The source of combustible mixture comprises a fuel intake system including an intake passage 12 extending between the intake port 2 and an air cleaner 13 open to the atmosphere, an engine-driven, vane-type supercharger 15, and a fuel injector 18 installed in the intake passage 12 in the vicinity of the intake port 3 for injecting into the intake passage 12 fuel which will be subsequently mixed with air to provide the combustible mixture. The intake passage 12 adjacent the air cleaner 13 has an air flowmeter 14 installed in one end thereof for measuring and generating an air flow signal indicative of the flow of air therethrough from time to time, a throttle valve 16 operatively linked with the accelerator pedal (not shown) and disposed inside the intake passage 12 for regulating the flow of air therethrough towards the combustion chamber 4, and an accumulator chamber 17 defined therein at a position between the injector 18 and the throttle valve 16.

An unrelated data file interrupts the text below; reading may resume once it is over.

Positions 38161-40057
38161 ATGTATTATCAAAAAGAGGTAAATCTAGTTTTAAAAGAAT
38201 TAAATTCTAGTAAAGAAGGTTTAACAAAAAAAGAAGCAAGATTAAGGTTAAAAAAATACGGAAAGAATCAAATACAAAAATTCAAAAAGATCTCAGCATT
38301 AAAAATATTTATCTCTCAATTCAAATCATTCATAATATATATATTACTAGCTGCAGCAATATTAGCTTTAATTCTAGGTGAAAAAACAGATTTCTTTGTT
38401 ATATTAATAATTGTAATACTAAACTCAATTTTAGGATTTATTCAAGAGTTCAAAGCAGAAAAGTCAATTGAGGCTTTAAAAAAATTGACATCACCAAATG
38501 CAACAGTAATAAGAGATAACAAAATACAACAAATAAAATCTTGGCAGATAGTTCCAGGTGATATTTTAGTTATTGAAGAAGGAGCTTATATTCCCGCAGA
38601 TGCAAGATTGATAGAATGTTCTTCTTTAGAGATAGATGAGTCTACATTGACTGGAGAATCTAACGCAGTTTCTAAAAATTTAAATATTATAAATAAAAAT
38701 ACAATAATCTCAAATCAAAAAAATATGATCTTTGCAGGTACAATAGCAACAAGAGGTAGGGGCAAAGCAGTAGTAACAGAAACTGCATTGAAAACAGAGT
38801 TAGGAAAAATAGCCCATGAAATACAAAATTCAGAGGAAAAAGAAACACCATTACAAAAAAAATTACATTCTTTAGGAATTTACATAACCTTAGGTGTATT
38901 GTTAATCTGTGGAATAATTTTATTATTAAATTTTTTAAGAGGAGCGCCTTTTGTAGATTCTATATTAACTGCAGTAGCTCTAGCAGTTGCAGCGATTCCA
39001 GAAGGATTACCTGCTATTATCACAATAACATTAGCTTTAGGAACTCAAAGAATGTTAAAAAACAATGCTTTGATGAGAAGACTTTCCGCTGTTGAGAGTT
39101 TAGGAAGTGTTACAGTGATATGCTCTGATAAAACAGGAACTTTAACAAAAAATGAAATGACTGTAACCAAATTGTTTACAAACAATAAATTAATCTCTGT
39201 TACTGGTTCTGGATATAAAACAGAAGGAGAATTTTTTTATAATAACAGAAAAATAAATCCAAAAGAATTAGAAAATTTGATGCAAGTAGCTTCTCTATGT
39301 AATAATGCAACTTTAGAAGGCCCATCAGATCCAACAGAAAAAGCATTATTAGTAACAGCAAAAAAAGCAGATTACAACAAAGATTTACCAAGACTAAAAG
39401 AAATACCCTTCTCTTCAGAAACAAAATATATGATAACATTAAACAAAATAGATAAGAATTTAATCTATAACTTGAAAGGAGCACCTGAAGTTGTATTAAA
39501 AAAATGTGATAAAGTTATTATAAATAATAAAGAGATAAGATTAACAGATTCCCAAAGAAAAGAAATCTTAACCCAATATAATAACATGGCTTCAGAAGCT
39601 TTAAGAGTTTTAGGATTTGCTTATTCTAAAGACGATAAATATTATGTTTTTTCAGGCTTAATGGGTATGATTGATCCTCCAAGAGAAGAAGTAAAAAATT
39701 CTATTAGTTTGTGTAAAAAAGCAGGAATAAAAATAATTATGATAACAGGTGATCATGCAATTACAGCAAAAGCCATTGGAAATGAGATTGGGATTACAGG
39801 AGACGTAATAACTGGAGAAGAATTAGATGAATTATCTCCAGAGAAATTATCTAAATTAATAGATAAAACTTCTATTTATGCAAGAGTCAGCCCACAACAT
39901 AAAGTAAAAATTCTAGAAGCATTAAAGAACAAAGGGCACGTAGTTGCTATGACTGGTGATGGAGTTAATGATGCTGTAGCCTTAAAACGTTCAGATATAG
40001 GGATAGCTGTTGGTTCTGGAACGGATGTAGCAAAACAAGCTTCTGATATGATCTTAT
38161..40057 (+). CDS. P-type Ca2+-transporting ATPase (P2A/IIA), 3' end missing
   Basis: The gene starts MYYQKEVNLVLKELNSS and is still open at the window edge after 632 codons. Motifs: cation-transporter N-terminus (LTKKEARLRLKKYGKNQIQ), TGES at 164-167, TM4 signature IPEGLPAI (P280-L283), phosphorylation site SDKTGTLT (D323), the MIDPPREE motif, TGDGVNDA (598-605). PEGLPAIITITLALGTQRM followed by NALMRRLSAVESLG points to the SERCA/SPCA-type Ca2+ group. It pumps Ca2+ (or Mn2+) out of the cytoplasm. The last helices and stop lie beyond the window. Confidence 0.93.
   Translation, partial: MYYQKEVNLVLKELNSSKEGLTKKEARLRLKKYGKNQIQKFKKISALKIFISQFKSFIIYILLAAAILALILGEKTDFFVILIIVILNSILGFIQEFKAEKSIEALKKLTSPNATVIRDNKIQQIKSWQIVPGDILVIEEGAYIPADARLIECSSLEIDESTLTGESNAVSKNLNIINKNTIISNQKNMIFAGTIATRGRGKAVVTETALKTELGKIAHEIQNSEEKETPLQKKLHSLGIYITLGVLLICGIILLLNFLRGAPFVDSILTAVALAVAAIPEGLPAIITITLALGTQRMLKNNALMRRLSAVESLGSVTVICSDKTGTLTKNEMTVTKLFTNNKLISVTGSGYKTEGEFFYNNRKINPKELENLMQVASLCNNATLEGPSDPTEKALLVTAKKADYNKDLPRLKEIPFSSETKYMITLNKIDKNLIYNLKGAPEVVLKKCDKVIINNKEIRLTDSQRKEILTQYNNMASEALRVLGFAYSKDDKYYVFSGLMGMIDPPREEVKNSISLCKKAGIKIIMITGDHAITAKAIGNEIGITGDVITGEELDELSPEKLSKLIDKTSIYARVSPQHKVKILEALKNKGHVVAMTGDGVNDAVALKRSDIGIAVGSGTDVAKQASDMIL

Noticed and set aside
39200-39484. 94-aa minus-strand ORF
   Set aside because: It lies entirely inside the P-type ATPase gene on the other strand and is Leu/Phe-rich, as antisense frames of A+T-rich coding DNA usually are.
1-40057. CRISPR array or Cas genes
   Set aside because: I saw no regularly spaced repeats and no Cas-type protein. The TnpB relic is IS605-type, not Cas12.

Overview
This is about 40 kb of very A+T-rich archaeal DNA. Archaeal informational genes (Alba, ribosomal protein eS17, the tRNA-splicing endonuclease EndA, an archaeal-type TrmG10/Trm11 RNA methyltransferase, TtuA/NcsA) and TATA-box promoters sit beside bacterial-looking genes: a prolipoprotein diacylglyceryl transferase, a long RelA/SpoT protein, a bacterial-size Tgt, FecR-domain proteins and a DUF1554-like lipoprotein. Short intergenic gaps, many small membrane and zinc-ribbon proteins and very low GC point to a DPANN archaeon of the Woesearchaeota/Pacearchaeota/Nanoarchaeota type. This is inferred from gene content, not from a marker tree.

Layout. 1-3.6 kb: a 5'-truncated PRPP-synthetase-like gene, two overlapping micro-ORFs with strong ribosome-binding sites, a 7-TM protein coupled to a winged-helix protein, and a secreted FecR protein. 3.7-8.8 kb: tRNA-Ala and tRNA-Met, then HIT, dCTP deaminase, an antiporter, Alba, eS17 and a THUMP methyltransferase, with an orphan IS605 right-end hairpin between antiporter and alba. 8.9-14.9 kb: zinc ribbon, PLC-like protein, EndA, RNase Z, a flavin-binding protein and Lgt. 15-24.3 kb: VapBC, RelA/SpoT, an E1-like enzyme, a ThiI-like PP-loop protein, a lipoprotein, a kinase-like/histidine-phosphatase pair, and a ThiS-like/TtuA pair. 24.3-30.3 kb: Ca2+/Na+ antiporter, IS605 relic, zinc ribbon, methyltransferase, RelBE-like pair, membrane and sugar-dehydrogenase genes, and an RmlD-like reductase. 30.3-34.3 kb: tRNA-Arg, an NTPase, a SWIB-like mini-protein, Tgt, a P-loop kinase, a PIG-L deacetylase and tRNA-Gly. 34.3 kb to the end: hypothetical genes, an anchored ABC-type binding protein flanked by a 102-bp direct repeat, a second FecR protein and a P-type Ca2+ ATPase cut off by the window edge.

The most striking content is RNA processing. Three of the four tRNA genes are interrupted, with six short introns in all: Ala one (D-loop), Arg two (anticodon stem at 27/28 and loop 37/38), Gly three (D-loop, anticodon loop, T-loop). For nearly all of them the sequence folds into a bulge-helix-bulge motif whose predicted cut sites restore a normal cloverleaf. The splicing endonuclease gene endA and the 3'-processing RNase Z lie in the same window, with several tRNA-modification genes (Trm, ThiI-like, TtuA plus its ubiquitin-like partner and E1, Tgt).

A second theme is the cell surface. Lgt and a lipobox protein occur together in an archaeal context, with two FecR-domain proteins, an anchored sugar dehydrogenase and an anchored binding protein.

The accumulator chamber 17 is designed so that, when a negative pulsating pressure wave developed inside the intake passage 12 in the vicinity of the intake port 3 generated upon the opening of the intake valve 2 flows backwards into the intake passage 12, the negative pulsating pressure wave can be converted into a positive pressure wave which is then transmitted to the combustion chamber 4 at about the end of the suction stroke thereby effecting pressurization of the combustible mixture utilizing an inertia effect.